Silberman School of Social Work, Hunter College at the City University of New York
Summer Institute in Computational Social Science Partner Site

June 17th, 2019 - June 28th, 2019

Sponsored by the Russell Sage Foundation & The Alfred P. Sloan Foundation

The Silberman School of Social Work, part of the City University of New York’s Hunter College, will host its second Summer Institute in Computational Social Science partner location from June 17th, 2019 to June 28th, 2019.

SICSS NYC-Hunter is for both social scientists and data scientists interested in broadening their knowledge and usage of computational social science. In particular, this institute targets applied social scientists, practitioners, and scholars who have little to no exposure to computational social science methods and theories. The aim of the SICSS NYC-Hunter institute is to build a cohort of applied social science students, scholars, instructors, and practitioners who can employ computational social science techniques across practice areas and domains.

The program is open to all interested participants, though we will be unable to provide accomodations for those not already living in NYC or the tri-state area. However, we will be able to proivde a modest travel and lodging reimbursement for those who wish to travel from out of town. SICSS NYC-Hunter is sponsored by the Sloan Foundation and the Russell Sage Foundation. It will be hosted at the Silberman School of Social Work, located at E. 119th street and 3rd Ave.

Participants in SICSS NYC-Hunter will gain hands-on experience in working with computational methods including learning programming in R and Python, using version control tools like Github, and applying these tools to applied social science research problems. The curriculum will consist of a combination of livestreamed lectures and tutorials, group activities and exercises. We will cover a broad range of computational research topics from text analysis to digital data collection.

A primary goal of SICSS NYC-Hunter is to bring together applied social science scholars, computer and data scientists, as well as practitioners to share their strengths and enhance each other’s work. Participants will be encouraged to workshop exisiting work, as well as develop new colaborations. There will also be pilot funding avalable.

There is no cost to participate, and meals during the day will be provided. We will make every effort to support attendance with metro cards and child care arrangements, should there be need.

To apply, please submit a short application by March 1st, 2019. View application here

Silberman logo
CUNY logo

Organizers

Maria Y. Rodriguez

is an Assistant Professor at the Silberman School of Social Work, part of the City University of New York’s Hunter College. She is a faculty affiliate at the CUNY Institute for Demographic Research (CIDR), and graduate faculty at the CUNY Grad Center. Her research interests intersect demography, computational social science, housing policy and social welfare. Currently, she has two active areas of research: (1) understanding the impacts of algorithmic decision-making in human services (with particular attention to racially marginalized groups), and (2) using Twitter data to understand the lived experience of marginalized communities in the United States. She can be found on Twitter @HousingTheCity.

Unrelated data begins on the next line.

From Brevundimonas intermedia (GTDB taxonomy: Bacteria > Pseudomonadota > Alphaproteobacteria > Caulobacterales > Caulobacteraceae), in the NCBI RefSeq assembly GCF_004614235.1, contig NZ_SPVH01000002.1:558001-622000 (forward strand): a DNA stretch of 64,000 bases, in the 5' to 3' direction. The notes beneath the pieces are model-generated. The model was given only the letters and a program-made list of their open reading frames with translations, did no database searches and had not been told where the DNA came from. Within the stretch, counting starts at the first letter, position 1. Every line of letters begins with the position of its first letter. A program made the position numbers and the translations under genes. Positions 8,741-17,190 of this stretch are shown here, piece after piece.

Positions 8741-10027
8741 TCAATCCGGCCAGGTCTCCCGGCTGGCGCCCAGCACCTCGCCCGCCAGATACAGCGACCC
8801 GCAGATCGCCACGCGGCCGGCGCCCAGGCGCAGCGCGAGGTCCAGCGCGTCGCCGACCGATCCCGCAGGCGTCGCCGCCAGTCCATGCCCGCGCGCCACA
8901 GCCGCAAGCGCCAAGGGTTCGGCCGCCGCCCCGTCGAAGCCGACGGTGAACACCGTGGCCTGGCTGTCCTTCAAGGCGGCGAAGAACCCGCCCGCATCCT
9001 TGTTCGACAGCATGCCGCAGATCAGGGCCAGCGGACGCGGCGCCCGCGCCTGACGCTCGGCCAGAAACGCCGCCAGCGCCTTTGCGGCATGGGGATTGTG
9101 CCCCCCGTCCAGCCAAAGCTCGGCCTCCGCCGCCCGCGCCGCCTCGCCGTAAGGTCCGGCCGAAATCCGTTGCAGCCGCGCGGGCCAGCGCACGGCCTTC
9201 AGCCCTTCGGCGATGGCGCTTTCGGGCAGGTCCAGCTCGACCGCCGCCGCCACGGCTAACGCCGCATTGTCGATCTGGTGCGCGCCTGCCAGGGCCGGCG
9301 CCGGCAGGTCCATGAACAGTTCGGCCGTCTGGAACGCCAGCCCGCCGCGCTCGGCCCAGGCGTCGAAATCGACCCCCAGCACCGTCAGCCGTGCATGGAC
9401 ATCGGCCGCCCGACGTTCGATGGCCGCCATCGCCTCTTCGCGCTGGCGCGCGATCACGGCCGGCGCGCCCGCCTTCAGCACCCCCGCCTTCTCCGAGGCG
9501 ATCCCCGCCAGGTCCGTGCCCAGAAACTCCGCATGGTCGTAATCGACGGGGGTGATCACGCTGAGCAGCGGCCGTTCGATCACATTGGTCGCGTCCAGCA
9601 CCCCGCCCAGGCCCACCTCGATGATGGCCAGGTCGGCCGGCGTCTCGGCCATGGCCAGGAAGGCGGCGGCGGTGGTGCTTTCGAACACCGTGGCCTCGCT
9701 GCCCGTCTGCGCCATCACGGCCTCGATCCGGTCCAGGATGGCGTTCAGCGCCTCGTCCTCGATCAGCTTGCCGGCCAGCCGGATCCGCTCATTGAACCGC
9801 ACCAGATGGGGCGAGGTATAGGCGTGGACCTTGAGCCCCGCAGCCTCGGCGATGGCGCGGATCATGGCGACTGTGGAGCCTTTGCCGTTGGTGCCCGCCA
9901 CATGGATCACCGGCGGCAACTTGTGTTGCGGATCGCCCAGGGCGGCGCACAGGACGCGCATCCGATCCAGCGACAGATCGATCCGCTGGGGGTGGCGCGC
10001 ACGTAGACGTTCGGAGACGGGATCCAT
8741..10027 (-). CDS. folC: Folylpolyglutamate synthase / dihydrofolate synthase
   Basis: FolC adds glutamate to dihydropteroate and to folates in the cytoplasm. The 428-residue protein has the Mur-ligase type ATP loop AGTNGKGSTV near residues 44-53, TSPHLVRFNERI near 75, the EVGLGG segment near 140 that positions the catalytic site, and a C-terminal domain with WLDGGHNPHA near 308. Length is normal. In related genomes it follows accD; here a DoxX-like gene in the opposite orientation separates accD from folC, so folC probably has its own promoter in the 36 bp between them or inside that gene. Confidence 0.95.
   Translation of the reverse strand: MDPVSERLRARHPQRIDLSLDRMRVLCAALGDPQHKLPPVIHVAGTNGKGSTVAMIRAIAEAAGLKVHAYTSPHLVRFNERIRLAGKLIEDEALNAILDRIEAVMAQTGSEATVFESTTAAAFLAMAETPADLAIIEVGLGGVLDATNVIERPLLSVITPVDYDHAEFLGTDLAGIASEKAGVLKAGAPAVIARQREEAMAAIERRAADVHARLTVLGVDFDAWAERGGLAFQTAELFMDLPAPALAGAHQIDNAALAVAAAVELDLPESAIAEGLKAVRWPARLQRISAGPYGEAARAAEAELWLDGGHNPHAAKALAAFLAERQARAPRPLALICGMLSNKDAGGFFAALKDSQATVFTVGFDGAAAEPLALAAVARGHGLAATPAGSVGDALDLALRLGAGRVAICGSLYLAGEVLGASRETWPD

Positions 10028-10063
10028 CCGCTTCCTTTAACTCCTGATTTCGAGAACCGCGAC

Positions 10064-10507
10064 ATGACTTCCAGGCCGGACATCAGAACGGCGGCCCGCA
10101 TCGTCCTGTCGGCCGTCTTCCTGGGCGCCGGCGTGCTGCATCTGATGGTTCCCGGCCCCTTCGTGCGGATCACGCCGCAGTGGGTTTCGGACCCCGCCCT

Local Speakers

Josh Raines

Coming Soon!

Desmond Patton

Coming Soon!

Melanie Sage

Coming Soon!

Lauri Goldkind

Coming Soon!

Richard Smith

Coming Soon!

Teaching Assistants

Gleneara Bates-Pappas

Coming Soon!

Sebastian Hoyos-Torres

Coming Soon!

Participants

Image of Angelo Cabrera

Angelo Cabrera

Angelo Cabrera is the Founder and a Board of Director of Masa-MexEd Inc. and Founding Board Member of the American Dream Charter School in the South Bronx. He has an extensive track record creating and promoting educational programs for the recent immigrant community in New York City, as well as returning migrants to Mexico. He is currently managing a research project at the Marxe School of Public and International Affairs-Baruch College.

Anne Kou

Coming soon!

Image of Brandon Kramer

Brandon Kramer

Brandon L. Kramer (PhD, Rutgers University) is a postdoctoral research associate at the University of Virginia’s Biocomplexity Institute and Initiative (starting July 2019). Drawing from insights at the intersection of medical sociology, science & technology studies and computational social science, Brandon studies how assumptions about race, gender and sexuality become imbued into biomedical research. In his dissertation, he examined the racialization of testosterone in scientific research and the impact that this has had on the construction of racial disparities in prostate cancer. Brandon incorporates a range of methods, including content analysis, experiments, biosocial methods, computational text analysis, and social network analysis.

Daejun Park

Daejun Park is a Ph.D. candidate in social work at University at Albany. His research interests include alcohol and other drug use, as well as health disparities. He has served as a research assistant at UAlbany.

Diane Yoong

Coming soon!

Evette Cordoba

Coming soon!

Image of Feng-Yi Liu

Feng-Yi Liu

Feng-Yi Liu received his BA and MA degree in Social Welfare at National Chung Cheng University in Taiwan. He also completed a second MA at Columbia University in Mathematical Statistics. Now he is a Ph.D. candidate in the school of social work at Rutgers University, and a graduated statistician recognized by the American Statistics Association. His broad research interests include immigrant family and child development, American immigration policy, and American child care policy. His dissertation thesis focuses on how family instability and child welfare interventions might influence child development among low-income immigrant children.

Friederike Windel

Friederike Windel is a PhD student in the Critical Social and Personality Psychology program at the CUNY Graduate Center. Her research focuses on how white Germans position themselves in relationship to Germans of color and people of color in Germany. She uses narrative research to explore positionality and currently examines how white German volunteers construct themselves in relationship to refugees.

Hannah Szlyk

Coming soon!

Jiyeon Chang

Coming soon!

Jon Phillips

Coming soon!

Image of Kasey Zapatke